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Re-‘IGNITE’ our union’s accountability to students

It appears IGNITE is becoming more and more tight-lipped.

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Graphic by The Avro Post.

OPINION

Anonymous
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Student unions are no strangers to controversy.

Earlier this year the Ryerson Student Union was audited after $273,000, in questionable expenses were discovered. Thousands spent on nightclubs, hotels, and other potentially questionable expenditures.

The school has since launched a forensic investigation into $700,000, worth of expenses that occurred over nine months. While some students may not think twice about their union while in college or university, it’s crucial to hold them to account.

Transparency from student unions should be expected, and officials should be forthcoming with information.

In 2018, Humber’s IGNITE managed a budget of $11,133,000. Of that total, just $197,000, is derived from “programming related” and “ancillary operations” revenue.

Humber students contribute the rest through dental fees and newly optional student fees. Almost 11 million dollars of student cash may be used at the discretion of our elected officials, do we not have the right to know where it’s going?

As the weeks pass, it seems IGNITE is becoming more and more tight-lipped.

Early in September of this year, they denied our reporters access to the previously open board meetings. The reason? So they can talk about pressing matters without censoring themselves.

While a reasonable person will see their point, they are discussing issues that are funded by you the student body. Later that month IGNITE’s board of directors were instructed not to speak to campus media and that all requests should be directed to their public relations representative.

Another ridiculous move considering all members elected are there to represent the students, not IGNITE. If they’re concerned about their brand as a student union over the students, then we have failed in selecting these so-called ‘leaders.’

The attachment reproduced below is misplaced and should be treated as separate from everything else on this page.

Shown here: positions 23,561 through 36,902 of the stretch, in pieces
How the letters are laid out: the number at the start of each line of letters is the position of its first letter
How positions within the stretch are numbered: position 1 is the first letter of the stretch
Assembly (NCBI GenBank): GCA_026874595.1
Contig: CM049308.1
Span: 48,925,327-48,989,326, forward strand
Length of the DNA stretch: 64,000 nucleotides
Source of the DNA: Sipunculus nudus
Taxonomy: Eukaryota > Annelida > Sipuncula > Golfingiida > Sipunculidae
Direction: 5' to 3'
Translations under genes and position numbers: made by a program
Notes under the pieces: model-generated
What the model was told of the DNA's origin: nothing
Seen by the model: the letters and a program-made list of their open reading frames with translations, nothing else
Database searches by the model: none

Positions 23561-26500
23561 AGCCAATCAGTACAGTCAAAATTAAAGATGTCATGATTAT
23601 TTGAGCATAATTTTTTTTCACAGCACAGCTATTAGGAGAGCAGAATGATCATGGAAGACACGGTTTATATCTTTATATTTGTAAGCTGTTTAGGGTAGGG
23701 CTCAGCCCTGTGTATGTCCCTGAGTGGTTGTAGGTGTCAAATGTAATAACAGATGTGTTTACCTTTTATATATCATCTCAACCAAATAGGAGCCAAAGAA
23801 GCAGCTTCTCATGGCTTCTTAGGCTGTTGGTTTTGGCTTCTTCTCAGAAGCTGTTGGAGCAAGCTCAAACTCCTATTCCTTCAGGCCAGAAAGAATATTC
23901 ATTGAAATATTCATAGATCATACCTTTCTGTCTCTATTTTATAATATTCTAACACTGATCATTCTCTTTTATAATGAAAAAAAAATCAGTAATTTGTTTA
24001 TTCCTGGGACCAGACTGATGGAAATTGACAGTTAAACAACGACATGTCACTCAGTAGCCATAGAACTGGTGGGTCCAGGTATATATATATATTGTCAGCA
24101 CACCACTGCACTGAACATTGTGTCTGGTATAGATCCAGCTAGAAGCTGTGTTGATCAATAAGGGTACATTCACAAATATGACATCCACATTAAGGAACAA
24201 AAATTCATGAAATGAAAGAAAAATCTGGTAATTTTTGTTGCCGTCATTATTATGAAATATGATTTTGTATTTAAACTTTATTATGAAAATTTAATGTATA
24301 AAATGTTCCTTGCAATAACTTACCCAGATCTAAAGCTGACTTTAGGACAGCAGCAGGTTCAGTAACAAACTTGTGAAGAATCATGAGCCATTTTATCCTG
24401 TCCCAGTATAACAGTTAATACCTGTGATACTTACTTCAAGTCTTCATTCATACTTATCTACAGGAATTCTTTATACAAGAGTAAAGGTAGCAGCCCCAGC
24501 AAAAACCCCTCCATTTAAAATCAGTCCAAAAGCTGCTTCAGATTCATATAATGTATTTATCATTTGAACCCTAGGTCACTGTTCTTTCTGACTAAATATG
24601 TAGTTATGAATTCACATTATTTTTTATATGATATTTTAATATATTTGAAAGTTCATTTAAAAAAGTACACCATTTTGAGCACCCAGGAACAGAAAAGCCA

It’s disturbing how bold IGNITE is in their quest to silence campus press. They claim “non-journalists” are able to attend their board meetings; however fail to provide details as to where these meetings are held, simply citing the excuse “information is coming.’ How long will this answer be acceptable?

IGNITE, and The Avro Post sat down for a much-anticipated interview this afternoon, the results paint a disappointing picture of the condescending ‘you can’t touch us’ attitude our union holds.

Instead of answering questions, IGNITE flipped the conversation to The Avro Post and how we conduct our publication and write our content. Let us not forget; we are students of Humber and Guelph Humber!

The fact students walking the halls take an interest in journalism, writing, accountability, and a search for the truth does not mean we lose the right to ask questions nor the credibility to share this information with our audience.

During this so-called “interview”, IGNITE made it clear to The Avro Post that students interested in sitting in on board meetings will have to make the request on a case by case basis.

Does this mean a student could travel to the meeting only to be turned away by an in the moment decision by the board? Seem’s like an effective way to discriminate against students that the board might deem as ‘unfavourable.’

During this meeting, Acting Communications Director Unika Hypolite and President Monica Khosla made it clear there were to be no audio recordings. If The Avro Post has an issue with fact-checking as IGNITE would like to believe, it is in their best interest in letting campus media record interactions.

It allows journalists to publish accurate information and defend themselves against crooked organizations that claim the publication is lying. I highly doubt IGNITE is adopting this rule to make it easier for The Avro Post to falsify information potentially. We’re left with few other ideas as to why this is happening.

Students need to hold their union to account. They don’t exist solely to plan frosh among other headlining events; they exist to represent the student body and fight for our rights, something Khosla proudly announced to first-year students at orientation this year.